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Musical sounds created by longitudinal vibrations within the Sun's atmosphere, have been recorded and accurately studied for the first time by experts at the University of Sheffield, shedding light on the Sun's magnetic atmosphere.
Using state-of-the-art mathematical theory combined with satellite observations, a team of solar physicists from the University have captured the music on tape and revealed the harmonious sounds are caused by the movement of giant magnetic loops in the solar corona - the outermost, mysterious, and least understood layer of the Sun's atmosphere.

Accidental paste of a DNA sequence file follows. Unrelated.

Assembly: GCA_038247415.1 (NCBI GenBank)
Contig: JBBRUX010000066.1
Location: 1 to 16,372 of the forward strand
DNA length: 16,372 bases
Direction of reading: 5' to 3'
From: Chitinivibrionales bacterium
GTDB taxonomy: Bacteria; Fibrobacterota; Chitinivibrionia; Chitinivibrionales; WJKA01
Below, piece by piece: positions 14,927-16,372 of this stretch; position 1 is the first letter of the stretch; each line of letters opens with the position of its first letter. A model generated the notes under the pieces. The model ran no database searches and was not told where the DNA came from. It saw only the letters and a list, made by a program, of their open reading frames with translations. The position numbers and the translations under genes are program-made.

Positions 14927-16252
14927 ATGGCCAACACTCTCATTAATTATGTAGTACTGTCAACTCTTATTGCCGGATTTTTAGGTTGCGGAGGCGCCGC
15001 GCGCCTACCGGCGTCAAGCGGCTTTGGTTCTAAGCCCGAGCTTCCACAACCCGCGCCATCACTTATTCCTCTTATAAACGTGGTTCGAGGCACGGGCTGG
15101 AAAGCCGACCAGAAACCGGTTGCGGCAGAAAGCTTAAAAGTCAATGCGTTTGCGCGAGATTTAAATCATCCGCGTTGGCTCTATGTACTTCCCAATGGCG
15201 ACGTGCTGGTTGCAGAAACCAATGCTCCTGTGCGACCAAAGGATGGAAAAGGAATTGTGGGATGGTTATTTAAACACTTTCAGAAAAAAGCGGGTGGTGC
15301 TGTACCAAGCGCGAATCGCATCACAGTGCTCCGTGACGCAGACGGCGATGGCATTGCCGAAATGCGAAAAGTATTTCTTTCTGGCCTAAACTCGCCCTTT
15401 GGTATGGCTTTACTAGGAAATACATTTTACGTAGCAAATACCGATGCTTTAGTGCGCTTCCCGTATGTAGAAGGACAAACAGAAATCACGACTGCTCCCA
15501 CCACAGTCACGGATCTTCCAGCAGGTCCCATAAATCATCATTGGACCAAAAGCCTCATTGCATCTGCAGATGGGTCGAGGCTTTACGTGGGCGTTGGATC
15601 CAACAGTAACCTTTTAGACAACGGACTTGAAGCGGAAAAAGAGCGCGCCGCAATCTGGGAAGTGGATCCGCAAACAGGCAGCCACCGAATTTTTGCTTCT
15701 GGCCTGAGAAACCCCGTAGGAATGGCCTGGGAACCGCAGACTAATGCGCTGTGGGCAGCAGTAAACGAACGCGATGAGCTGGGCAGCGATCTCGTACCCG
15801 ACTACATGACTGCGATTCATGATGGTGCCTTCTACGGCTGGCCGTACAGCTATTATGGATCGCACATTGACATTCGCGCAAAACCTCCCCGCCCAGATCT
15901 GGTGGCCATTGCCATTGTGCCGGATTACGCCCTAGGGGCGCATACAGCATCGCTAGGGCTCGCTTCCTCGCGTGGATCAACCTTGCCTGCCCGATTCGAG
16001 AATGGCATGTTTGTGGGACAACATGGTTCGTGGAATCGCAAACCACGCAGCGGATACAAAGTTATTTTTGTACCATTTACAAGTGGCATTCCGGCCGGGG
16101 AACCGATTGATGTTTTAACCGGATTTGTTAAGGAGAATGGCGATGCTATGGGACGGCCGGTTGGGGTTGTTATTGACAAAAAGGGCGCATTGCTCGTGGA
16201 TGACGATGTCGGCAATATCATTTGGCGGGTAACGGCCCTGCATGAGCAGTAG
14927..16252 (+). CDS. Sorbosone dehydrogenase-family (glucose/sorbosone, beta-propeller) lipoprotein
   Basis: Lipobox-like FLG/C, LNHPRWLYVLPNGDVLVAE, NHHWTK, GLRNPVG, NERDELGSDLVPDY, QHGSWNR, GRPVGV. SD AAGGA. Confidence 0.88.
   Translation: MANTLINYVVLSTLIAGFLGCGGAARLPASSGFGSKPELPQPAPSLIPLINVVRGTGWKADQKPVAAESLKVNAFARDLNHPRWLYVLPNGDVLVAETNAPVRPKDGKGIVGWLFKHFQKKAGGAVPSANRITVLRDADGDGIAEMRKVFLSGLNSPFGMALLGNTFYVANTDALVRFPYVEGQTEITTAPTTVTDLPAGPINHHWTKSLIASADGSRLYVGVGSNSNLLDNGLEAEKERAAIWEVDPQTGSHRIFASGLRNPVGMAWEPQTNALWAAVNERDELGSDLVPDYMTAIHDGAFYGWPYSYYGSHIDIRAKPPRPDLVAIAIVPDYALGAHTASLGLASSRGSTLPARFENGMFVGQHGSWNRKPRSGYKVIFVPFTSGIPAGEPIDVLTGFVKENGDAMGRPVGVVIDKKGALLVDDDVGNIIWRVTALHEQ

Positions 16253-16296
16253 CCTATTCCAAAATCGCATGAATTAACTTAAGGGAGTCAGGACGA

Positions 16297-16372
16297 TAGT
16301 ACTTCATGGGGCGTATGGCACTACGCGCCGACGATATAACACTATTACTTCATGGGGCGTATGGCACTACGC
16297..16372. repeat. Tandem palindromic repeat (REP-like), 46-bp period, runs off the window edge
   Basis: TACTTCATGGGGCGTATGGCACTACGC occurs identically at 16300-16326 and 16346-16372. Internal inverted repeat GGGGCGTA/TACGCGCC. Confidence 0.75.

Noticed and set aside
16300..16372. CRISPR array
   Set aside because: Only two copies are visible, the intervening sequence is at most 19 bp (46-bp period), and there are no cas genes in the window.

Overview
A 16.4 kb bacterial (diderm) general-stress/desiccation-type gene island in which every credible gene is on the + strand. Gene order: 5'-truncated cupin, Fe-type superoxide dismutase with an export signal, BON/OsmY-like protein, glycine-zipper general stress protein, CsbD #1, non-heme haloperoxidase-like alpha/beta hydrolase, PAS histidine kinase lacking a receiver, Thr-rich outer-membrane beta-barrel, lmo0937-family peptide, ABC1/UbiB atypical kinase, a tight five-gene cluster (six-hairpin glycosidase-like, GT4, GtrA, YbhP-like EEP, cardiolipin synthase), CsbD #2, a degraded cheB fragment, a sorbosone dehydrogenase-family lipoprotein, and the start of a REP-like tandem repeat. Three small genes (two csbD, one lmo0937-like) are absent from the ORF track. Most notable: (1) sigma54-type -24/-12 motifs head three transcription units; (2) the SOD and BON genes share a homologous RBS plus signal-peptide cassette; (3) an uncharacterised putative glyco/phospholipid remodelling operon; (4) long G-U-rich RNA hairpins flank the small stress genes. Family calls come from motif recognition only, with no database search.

These giant coronal loops have also been observed to undergo periodic (oscillatory) motion, which can be thought of as someone plucking a guitar string (transversal oscillations) or blowing the wind-pipe instrument (longitudinal oscillations). With the length and thickness of the string fixed, the pitch of the note is determined by the tension of the string and the tone is made up of the harmonics of the modes of oscillation.